Oh, and by the way, does every single Hollywood movie have to find a way to make a large corporation the villain?  I mean, is it a writers guild requirement or something?  Even this movie set in the 18th century has to seek out the one and only large corporation in the world and use it as a villain.

Re-Discovering a Couple of My Favorite Writers

A while back, I went through my semi-annual cleaning and de-entropification of my bookshelves.  In doing so, I found several older books that I wanted to re-read.  In particular, books by John MacDonald and Alistair Maclean caught my eye.

As I have re-read these books, I have found that a number of my friends are not familiar with the authors, which is a shame.  Once an author dies and stops writing books, they kind of fall out of the public consciousness, unless you are Lawrence Sanders and have a post-humus "ghost" writer.

Now, I am not one to poopoo other people's choice of books.  In fact, I am very familiar with the look of disdain I get from time to time as I am reading Tom Clancy or Steven King or even Terry Pratchett from someone who is shocked I am not reading Sartre or some other Faulkner-esque book that is gravid with meaning.  However, I will tell you that not knowing these two authors is a lost joy, and an opportunity to have some real fun reading.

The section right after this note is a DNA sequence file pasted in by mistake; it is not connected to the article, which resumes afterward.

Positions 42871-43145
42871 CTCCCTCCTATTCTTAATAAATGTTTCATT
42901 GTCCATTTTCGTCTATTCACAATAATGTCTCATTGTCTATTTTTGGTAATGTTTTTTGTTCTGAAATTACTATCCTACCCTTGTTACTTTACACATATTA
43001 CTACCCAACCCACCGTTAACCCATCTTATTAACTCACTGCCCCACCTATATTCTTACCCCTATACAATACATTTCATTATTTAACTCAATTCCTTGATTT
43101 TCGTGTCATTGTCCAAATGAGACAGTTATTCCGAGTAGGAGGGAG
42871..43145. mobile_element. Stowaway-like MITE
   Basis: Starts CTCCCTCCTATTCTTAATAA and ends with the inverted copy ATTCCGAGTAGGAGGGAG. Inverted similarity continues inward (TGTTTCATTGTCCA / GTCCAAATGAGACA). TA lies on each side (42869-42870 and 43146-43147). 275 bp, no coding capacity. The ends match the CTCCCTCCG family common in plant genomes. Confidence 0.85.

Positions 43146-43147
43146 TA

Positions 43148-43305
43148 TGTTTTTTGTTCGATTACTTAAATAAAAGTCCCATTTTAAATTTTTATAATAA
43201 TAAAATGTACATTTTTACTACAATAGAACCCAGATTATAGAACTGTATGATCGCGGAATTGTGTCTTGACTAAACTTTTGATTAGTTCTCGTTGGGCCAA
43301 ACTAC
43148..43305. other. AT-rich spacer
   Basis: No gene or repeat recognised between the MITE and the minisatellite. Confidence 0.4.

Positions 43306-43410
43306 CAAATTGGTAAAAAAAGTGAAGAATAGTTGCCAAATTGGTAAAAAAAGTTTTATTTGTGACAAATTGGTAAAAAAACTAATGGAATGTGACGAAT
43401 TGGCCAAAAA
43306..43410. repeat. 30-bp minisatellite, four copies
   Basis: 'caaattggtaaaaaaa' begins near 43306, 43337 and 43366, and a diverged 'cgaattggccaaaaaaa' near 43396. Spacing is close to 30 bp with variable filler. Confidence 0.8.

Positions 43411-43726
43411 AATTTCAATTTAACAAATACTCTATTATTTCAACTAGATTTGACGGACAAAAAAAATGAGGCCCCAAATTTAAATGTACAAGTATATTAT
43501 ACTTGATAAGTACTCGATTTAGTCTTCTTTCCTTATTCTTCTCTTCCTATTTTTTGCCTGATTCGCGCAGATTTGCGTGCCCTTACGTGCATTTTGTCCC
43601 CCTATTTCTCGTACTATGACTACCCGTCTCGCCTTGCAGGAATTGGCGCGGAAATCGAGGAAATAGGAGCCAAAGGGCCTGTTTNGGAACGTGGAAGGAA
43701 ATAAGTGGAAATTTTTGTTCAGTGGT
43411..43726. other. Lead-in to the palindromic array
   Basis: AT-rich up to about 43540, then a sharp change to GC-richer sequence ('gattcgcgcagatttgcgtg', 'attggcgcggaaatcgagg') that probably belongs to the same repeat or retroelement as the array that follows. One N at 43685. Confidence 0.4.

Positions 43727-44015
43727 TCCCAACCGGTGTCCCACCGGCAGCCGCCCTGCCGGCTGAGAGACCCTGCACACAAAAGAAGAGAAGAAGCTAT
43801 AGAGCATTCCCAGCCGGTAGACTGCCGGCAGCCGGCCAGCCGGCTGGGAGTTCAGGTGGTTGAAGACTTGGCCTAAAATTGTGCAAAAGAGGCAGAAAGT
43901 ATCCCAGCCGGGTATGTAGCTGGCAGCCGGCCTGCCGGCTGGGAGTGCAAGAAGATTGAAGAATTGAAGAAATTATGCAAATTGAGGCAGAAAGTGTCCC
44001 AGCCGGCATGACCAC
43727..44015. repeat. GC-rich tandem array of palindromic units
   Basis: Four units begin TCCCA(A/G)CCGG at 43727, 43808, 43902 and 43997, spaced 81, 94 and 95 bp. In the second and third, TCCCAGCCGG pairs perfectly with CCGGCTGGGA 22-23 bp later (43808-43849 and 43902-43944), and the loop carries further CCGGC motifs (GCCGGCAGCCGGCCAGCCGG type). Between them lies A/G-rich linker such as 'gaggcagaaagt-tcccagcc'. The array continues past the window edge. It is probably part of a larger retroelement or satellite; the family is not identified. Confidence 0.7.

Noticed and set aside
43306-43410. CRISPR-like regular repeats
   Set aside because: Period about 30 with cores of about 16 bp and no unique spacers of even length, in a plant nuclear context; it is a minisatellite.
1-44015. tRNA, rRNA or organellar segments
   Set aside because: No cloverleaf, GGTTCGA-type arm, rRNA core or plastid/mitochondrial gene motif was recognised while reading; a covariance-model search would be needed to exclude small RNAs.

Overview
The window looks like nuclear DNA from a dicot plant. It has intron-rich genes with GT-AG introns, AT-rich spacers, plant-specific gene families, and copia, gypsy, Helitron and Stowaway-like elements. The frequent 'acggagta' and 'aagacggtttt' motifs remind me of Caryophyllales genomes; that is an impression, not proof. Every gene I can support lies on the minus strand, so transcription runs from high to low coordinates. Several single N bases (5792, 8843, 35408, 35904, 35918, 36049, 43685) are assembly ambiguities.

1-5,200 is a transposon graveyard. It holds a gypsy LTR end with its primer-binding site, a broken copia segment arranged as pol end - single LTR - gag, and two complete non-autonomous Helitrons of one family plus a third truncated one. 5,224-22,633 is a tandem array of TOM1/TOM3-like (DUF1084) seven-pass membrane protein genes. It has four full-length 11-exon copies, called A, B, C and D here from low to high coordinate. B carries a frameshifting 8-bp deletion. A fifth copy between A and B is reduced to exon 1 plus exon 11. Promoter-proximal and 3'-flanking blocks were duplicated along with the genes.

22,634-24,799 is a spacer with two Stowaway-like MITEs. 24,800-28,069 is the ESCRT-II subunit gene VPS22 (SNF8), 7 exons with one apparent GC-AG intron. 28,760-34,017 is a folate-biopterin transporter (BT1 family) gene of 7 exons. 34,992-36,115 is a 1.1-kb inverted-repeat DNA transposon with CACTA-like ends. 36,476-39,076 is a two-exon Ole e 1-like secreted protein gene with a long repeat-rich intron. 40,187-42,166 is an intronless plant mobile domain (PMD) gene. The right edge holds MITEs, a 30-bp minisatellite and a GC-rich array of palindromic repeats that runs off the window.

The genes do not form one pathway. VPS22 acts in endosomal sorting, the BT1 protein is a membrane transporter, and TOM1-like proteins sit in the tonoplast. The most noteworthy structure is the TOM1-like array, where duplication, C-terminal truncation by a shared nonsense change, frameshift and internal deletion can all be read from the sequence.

John MacDonald may not be known to most of the current generation, but he is to current writers.  More modern novelists than you can shake a stick at have grown up influenced by MacDonald's prose.  The place to begin is with his Travis McGee books, which are fabulously well written in addition to being fun to read and good mysteries to boot.  Any one will do, but if you have a choice, you might try the Long Lavender Look (all of the McGee books have a color in the title)., which is consistently rated as one of his best.  The Deep Blue Goodbye is the first of the series. I like Pale Grey for Guilt, because you see a little of MacDonald the Harvard MBA coming out, but other die hards don't like it as much.  MacDonald was very prolific, and has written a number of other great books you might know better from movies and TV, including Slam the Big Door, Cape Fear, and Condominium.

Alistair Maclean is a different kind of writer.  While his prose may not be as beautiful as MacDonald's, before there was Clancy or Crichton or even Ian Flemming there was Alistair Maclean.  Maclean is best described as a writer of great adventure stories.  My favorite is Where Eagles Dare, which actually is an awesome movie as well.  A close second is Ice Station Zebra.  Both of these share in common a lot of action and a ton of twists and turns - those who were confused by Mission Impossible need not apply.  Other great books include Guns of Navaronne, Breakheart Pass , Puppet on a Chain, HMS Ulysses, and Fear is the Key.  Breakheart Pass was particularly good, with a great story set in the old west, and Puppet on a Chain is perhaps his very best taut suspense novel, though it is about the only one on the list that was not made into a movie.